The Courier had a daily circulation of 575 when Lee purchased it, and 10 years later it grew to 3,709. Today, the company is the nation’s fourth-largest newspaper company with 350 weekly and specialty publications serving 77 markets in 26 states. It also provides advertising and marketing services, as well as publishing services for third parties including universities and television stations.
Warren Buffett acquired a stake in Lee Enterprises in 2012, and in January 2020 the company purchased the BH Media Group’s publications and The Buffalo News from Buffett’s Berkshire Hathaway (NYSE: BRK-A) for $140 million.
In its most recent corporate development, Lee Enterprises rejected the unsolicited offer by hedge fund Alden Global Capital, LLC to purchase the company for $24 per share in cash, or roughly $141 million. Chairwoman Mary Junck complained, “The Alden proposal grossly undervalues Lee and fails to recognize the strength of our business today, as the fastest-growing digital subscription platform in local media, and our compelling future prospects.”
In its most recent quarterly earnings report, the fiscal year, first-quarter data published Feb. 3, Lee Enterprises recorded $202 million in operating revenue, down from $211.8 million one year earlier, and net loss of $541 million versus the $501 million net loss from the previous fiscal year, first quarter. The company ended the quarter with $2.21 basic earnings per share — 12 months earlier, it was $2.79.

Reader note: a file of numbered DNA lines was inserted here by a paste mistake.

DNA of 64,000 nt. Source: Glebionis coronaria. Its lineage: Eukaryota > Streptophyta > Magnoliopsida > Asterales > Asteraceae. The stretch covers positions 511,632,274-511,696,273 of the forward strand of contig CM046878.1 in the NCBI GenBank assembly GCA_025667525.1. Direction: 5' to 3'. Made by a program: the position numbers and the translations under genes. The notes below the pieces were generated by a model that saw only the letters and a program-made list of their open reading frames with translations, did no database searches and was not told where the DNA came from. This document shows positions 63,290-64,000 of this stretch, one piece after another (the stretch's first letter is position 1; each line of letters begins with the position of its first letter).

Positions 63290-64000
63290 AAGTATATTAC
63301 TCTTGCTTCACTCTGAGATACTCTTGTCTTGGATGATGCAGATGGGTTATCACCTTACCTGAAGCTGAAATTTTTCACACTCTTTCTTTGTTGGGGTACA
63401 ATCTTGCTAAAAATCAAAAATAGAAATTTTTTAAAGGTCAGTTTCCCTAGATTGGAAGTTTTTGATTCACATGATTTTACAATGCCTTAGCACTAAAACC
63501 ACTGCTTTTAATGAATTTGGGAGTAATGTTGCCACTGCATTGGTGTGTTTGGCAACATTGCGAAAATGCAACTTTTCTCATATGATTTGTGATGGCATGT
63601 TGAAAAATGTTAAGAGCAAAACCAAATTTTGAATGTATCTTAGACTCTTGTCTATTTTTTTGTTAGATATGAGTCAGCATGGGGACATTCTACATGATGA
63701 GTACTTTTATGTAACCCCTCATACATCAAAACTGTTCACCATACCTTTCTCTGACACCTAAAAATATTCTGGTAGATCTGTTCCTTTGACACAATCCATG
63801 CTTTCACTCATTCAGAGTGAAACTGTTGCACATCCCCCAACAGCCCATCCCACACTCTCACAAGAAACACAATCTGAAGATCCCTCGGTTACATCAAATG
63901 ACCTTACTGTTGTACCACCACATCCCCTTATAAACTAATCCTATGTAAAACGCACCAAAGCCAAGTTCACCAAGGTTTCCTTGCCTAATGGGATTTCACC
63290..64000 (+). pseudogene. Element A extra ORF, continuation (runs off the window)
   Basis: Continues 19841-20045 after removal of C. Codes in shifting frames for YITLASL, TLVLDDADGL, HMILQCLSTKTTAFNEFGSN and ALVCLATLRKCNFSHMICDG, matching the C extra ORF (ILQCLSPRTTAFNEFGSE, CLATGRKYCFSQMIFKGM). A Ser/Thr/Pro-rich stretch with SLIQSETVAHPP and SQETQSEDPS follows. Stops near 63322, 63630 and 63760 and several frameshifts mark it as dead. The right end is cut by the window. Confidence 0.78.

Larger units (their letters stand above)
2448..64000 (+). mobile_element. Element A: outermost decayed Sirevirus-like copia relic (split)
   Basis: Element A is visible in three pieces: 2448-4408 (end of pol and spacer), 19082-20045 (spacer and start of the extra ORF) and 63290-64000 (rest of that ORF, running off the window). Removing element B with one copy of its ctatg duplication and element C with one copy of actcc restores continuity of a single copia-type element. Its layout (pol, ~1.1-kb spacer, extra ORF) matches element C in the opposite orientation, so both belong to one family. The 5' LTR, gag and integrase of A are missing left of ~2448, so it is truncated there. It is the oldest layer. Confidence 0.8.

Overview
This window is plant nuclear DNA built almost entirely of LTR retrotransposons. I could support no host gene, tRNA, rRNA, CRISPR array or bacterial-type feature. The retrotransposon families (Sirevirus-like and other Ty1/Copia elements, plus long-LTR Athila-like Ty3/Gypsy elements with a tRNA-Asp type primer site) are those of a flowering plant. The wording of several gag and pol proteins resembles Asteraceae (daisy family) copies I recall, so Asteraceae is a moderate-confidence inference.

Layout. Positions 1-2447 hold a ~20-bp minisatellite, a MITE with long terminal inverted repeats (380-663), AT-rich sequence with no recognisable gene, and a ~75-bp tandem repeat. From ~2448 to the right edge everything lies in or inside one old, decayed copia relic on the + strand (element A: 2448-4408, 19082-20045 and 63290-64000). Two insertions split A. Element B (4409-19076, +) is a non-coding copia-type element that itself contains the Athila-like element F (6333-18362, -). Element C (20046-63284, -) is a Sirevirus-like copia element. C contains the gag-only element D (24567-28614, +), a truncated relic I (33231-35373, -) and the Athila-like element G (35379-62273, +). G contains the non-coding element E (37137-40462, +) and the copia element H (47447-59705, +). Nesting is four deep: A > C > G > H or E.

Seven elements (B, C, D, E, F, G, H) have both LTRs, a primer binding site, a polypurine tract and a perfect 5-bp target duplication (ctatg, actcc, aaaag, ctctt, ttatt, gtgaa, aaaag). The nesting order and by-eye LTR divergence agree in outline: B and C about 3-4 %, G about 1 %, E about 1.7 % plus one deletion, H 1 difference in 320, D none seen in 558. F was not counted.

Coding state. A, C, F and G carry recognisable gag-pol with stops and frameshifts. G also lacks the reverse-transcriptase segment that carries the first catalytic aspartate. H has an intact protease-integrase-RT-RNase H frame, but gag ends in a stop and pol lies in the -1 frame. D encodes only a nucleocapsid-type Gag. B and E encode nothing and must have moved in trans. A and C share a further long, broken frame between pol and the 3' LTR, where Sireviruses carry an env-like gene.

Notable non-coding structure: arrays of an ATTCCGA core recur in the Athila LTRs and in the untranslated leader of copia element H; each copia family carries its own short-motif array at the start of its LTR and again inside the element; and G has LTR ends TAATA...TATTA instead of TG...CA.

Kevin Mowbray, president and CEO, shared the data by noting, “For the first quarter, we posted 69% growth in revenue from our Amplified Digital Agency, 26% growth in digital-only subscription revenue, and continued growth at TownNews, our SaaS content platform. Total Digital Revenue increased 17% to $55 million in the quarter. Excluding political advertising, which generated uniquely high revenue during the prior-year quarter, Total Digital Revenue increased 25% in the quarter … Total print and digital subscribers increased 7% in the first quarter compared to the same quarter last year due to rapid digital-only growth. Lee now has 450,000 digital-only subscribers, up 57% in the quarter, which represents more than half of our 900,000 digital-only subscribers target that builds our pathway to a vibrant digital-centric business.”
Lee Enterprises’ shares opened for trading on Wednesday at $28, sandwiched between its 52-week range of $18.45 to $44.43.
The Verdict: Admittedly, this Stock Wars duel offers players from two very different corners of the media world — a Midwestern newspaper enterprise that adapted itself into the digital world and a New York City cutting-edge online resource that reinvented itself from being a silly distraction to a prominent (if somewhat erratic) news outlet.
Lee Enterprises seems to be doing something right, as Alden Group has continued (with no success) to convince the company’s shareholders to accept its takeover bid — going so far as to lobby shareholders to vote no on the company’s director slate and suing the company over the election of directors.
BuzzFeed doesn’t seem to be doing anything right lately — and any company that has multiple stories of internal revolts percolating into the news has a human resources infection that needs to be cauterized. The company’s shares are also trading too low for comfort.
The verdict on this Stock Wars is fairly easy: Lee Enterprises is a stable company that will be a reliable presence in a portfolio. As for BuzzFeed, whether it can steer itself into smoother waters remains to be seen.